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The unreasonable tale of ‘January 1’ and ‘New Year’

January 1, is the beginning of a new year. In this western way of measuring time, the day begins at midnight and hence the New Year’s greetings are given at midnight. The New Year is celebrated with fireworks all over the world. But why does the new-year start on January 1st? Who decided this? Why and when? To know more, do read this story of a calendar.

The story of the Western calendar begins in Rome. The Roman calendar had 10 months. The year began during spring that is in the month of March and finished before winter – in December. Interestingly, since most of the work was stalled during the cold season, they did not find it necessary to name the months of winter.
 
Some months of this calendar were named after Greek and Roman gods and goddesses; March (after Mars), April (after Aphrodite / Venus), May (after Maia), June (after Juno, Jupiter’s wife). While other months were named by their position in the sequence – Quintilis (fifth), Sextilis (sixth), September (seventh), October (eighth), November (ninth) and December (tenth).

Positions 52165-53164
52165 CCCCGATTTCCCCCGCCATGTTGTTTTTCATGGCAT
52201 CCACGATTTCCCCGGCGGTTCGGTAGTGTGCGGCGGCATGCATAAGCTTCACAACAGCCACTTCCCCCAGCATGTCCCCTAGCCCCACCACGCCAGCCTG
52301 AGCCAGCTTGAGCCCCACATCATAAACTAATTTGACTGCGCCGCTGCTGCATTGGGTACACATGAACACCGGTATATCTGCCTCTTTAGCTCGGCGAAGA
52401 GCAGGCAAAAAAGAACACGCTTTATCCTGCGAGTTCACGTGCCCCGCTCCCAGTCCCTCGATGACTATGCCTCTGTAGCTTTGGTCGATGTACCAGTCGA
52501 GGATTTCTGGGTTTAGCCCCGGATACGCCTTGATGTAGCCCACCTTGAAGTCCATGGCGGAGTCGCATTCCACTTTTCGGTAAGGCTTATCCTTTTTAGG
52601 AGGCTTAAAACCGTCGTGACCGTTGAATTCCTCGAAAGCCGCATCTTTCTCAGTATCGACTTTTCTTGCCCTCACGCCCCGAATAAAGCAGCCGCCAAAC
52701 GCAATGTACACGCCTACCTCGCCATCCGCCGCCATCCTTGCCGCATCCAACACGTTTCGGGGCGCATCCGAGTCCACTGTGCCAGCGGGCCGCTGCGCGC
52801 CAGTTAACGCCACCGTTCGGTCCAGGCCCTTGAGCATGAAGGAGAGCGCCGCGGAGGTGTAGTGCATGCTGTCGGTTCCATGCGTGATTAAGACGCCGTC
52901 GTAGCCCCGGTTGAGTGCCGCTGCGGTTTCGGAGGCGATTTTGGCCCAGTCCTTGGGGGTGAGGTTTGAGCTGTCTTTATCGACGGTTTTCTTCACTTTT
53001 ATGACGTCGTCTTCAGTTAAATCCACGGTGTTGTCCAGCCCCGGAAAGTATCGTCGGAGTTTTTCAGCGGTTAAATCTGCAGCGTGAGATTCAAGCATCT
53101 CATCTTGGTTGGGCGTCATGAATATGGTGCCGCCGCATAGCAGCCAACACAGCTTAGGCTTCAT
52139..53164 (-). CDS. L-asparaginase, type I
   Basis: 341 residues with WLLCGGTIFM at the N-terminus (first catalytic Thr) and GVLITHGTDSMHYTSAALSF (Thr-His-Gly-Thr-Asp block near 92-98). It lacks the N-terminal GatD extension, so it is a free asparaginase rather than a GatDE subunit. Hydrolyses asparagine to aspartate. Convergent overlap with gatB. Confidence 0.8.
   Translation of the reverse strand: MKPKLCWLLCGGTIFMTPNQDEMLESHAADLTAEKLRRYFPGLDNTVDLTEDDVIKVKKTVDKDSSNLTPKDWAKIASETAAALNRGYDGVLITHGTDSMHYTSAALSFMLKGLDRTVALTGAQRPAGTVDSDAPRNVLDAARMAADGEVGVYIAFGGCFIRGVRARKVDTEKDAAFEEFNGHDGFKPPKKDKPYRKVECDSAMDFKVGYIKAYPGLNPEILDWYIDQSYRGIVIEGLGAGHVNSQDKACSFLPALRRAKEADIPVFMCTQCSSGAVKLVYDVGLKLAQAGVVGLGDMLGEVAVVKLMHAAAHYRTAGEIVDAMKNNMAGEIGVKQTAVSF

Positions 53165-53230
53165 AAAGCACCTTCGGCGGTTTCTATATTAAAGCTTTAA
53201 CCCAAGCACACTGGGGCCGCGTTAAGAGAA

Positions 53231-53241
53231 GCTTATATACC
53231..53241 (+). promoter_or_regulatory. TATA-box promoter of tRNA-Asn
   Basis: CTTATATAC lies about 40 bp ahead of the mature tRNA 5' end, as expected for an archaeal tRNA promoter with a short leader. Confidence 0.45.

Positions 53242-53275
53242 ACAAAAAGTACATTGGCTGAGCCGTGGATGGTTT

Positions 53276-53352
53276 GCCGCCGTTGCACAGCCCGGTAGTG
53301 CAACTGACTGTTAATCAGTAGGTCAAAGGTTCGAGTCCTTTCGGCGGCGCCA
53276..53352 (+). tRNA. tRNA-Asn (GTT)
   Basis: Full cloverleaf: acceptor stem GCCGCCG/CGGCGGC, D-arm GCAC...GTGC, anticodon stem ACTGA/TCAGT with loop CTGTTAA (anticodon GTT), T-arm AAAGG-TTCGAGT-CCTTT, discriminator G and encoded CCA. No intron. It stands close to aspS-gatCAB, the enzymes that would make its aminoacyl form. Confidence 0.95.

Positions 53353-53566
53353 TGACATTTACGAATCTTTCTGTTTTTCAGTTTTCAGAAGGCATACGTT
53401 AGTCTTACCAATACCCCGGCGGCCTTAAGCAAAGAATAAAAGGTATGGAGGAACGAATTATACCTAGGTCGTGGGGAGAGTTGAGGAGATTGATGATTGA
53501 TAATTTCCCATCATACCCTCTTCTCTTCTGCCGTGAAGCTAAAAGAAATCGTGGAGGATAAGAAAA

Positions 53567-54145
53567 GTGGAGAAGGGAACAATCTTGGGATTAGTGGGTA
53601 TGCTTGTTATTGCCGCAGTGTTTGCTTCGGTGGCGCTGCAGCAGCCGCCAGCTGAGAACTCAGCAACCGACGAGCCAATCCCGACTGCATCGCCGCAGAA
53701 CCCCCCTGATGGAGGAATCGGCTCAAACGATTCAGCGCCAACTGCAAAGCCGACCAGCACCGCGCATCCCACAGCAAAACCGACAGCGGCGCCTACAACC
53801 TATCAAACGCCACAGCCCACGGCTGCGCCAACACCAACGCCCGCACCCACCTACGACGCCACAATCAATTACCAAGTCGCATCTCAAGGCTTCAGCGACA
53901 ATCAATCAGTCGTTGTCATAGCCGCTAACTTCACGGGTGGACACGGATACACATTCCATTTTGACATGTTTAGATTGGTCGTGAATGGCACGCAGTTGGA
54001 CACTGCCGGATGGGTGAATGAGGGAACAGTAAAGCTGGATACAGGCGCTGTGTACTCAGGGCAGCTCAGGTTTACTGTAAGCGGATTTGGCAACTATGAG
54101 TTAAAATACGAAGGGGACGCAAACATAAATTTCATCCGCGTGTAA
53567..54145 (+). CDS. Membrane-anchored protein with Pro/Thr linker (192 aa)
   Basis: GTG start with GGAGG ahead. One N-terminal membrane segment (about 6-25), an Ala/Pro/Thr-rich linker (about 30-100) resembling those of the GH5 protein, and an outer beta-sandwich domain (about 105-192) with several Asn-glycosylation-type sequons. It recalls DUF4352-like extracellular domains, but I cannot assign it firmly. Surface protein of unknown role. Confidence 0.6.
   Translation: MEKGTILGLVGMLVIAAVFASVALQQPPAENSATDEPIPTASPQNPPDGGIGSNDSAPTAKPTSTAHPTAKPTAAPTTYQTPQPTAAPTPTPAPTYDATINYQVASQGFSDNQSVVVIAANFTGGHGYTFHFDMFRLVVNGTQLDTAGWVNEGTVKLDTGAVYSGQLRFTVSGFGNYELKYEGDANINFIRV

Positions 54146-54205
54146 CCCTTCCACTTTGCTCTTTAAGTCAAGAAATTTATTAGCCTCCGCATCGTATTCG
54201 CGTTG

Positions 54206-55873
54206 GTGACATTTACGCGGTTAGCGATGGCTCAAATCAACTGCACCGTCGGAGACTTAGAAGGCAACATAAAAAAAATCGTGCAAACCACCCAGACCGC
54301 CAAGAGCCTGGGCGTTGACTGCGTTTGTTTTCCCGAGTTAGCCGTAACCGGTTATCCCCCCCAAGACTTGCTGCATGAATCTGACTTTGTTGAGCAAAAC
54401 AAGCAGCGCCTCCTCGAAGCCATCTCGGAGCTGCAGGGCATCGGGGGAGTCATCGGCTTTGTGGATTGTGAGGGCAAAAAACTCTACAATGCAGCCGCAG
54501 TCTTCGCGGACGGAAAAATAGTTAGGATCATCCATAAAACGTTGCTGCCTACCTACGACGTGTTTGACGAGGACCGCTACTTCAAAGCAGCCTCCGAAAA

The Roman emperor Numa revised the calendar in the 7th century BCE, adding two new months, January and February. However, instead of adding them as the eleventh and the twelfth month at the end of the year, these two months were placed in the beginning of the year. So September, which was previously the seventh month and the name completely made sense until then, became the ninth month making it completely unreasonable. Similarly, October the eighth month then became the tenth, November the ninth month then became the eleventh, and December the tenth month then became the twelfth. But now, thankfully there were no more anonymous days in the calendar. Each day had been named.
 
To these 355 days of the year, an extra month was added every two or three years. A Pontifex (a member in the Council of Priests in Ancient Rome) decided when to add the extra month. According to the king’s wish, he would sometimes add more or less months. As a result, the Roman calendar went astray.